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Survey of U.S. Workers Reveals Impact on Productivity from Depression

Nearly a quarter (23%) of a panel of U.S. workers and managers in a survey indicated they have received a diagnosis of depression at some time in their life and two in five of those respondents (40%) reported taking time off from work—an average of 10 days a year—as a result of their diagnosis. These are just a few of the key findings from the Impact of Depression at Work Audit (IDeA), which evaluated the societal and economic burden of depression in the workplace (Ipsos, 2014). Employers Health, an Ohio-based employer coalition, announced results for the U.S. survey at the National Business Coalition on Health annual meeting in Washington, D.C. on November 12, 2014.

The research was conducted June 11–18, 2014, with an online panel convened by contractor Ipsos MORI, a U.K.-based global marketing research company. The online panel consisted of a pre-recruited group who had agreed to take part on an online marketing research survey. Questions were asked of 1,000 respondents age 16 to 64 years who had been workers or managers within the last year (Ipsos, 2014).

The goals for the Impact of Depression at Work Audit (IDeA) were to obtain an assessment of:

  • Public understanding of the impact of depression on the ability to work, particularly symptoms impacting an individual’s ability to think and function productively at work.
  • Employer recognition of the cognitive symptoms of depression and unmet needs in training and support for employees with depression.
  • Stigma as a barrier to improving the identification and management of depression.

Survey results demonstrate that depression significantly impacts productivity in the workplace. Highlights of the findings are summarized below (Ipsos, 2014):

  • Sixty-four percent of survey participants who had received a diagnosis of depression reported that cognitive-related challenges, defined as difficulty concentrating, indecisiveness, and/or forgetfulness, had the most impact on their ability to perform tasks at work as normal. Presenteeism (being at work, but not engaged/productive) has been found to be exacerbated by these cognitive-related challenges.
  • The symptoms of depression are known to cause people significant distress or impairment in social, occupational, and other important areas of life, but many people may not feel comfortable seeking treatment because of stigma and fear of repercussions, such as losing their job or not receiving a promotion.
  • More than one-half (58%) of survey participants who had received a diagnosis of depression indicated they had not informed their employer.
  • Forty-nine percent of survey participants who had received a diagnosis of depression felt telling their employer about their diagnosis would put their job at risk and 24% felt it was too risky to share with their employer, given the economic climate.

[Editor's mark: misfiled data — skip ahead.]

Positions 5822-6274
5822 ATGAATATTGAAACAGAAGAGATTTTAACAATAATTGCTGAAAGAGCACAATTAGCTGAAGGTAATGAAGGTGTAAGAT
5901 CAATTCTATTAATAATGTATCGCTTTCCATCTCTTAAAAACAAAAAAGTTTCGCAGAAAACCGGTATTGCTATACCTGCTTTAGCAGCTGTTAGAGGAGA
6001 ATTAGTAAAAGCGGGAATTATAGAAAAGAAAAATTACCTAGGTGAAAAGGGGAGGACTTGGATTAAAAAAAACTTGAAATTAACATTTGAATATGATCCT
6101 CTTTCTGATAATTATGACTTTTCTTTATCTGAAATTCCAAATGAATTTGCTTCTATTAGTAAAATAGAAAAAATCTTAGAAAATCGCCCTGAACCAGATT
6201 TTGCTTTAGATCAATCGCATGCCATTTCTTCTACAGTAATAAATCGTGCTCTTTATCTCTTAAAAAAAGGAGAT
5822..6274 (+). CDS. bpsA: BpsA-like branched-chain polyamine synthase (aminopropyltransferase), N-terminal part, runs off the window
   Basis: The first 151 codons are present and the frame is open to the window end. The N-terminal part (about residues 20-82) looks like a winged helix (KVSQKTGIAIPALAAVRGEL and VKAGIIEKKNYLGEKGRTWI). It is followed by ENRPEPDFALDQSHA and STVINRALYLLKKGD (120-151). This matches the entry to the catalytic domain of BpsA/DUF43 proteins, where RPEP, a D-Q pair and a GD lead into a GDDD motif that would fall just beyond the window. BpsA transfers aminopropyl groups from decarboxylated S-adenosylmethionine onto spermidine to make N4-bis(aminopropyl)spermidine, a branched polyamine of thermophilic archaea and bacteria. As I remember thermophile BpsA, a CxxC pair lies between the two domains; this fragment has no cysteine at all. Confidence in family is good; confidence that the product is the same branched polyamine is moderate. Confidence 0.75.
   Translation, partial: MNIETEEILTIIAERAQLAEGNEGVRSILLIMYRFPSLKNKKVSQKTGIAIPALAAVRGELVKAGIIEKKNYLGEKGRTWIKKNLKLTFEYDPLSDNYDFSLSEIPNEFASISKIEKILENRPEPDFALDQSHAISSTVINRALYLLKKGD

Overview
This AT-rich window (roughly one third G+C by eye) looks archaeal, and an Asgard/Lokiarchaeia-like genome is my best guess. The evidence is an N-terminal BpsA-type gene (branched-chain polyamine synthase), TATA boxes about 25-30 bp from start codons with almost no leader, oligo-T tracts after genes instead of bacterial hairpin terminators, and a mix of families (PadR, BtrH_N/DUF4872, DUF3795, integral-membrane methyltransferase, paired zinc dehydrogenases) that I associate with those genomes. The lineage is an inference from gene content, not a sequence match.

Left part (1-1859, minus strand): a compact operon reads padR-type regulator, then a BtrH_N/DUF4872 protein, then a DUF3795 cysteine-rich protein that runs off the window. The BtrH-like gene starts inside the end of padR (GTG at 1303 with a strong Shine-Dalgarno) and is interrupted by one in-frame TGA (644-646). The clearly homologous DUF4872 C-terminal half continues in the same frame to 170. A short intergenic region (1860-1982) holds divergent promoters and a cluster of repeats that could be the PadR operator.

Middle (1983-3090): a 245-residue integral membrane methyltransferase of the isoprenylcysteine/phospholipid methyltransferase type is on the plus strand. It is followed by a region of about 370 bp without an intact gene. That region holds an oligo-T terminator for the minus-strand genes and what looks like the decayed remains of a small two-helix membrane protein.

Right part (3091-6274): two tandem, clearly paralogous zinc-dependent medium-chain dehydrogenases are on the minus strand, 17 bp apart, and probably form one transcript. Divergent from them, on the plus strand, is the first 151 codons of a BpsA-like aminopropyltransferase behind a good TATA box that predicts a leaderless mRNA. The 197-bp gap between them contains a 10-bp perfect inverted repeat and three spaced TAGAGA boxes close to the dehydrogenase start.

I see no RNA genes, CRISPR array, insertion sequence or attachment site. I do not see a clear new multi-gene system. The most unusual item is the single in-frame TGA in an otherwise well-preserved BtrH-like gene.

The degree to which people feel uncomfortable revealing their diagnosis is of concern because such fear could discourage people from reaching out for treatment and/or requesting flexibility or a reasonable accommodation when needed. While they need not necessarily name the specific diagnosis, employees with depression should feel comfortable requesting a modification in work hours in order to go to medical appointments, for example.

These effects of depression contribute to the estimated $100 billion annual cost of depression for U.S. employers, including $44 billion a year in lost productivity alone (Beck et al., 2014; Stewart, Ricci, Chee, Hahn, & Morganstein, 2003). In addition, mental illness short-term disability claims have grown by 10% annually (Marlowe, 2002).

Unfortunately, this prevalence and unmet need do not currently translate into help for people with depression, as more than 35% of managers who participated in the survey reported receiving no formal support or resources to guide their employees (Ipsos, 2014).

Overall, the results demonstrate the vital need for employers to provide support and resources in the workplace for those living with the effects of this debilitating disease.

About the Author

Marcas Miles, MA, is senior director of marketing and communications at Employers Health.

Last Updated: December 2016


  • Beck, A., Crain, L., Solberg, L., Unützer, J., Maciosek, M., Whitebird, R., & Rossom, R. (2014). The effect of depression treatment on work productivity. American Journal of Managed Care, 20(8), E294–E301.
  • Ipsos. (2014, July). Executive summary, IDeA Survey, Impact of Depression at Work: U.S. Report.
  • Marlowe, J. F. (2002, March). Depression’s surprising toll on worker productivity. Employee Benefits Journal, 27(1), 16–20.
  • Stewart, W. F., Ricci, J. A., Chee, E., Hahn, S. R., & Morganstein, D. (2003). Cost of lost productive work time among US workers with depression. JAMA, 289, 3135–3144.

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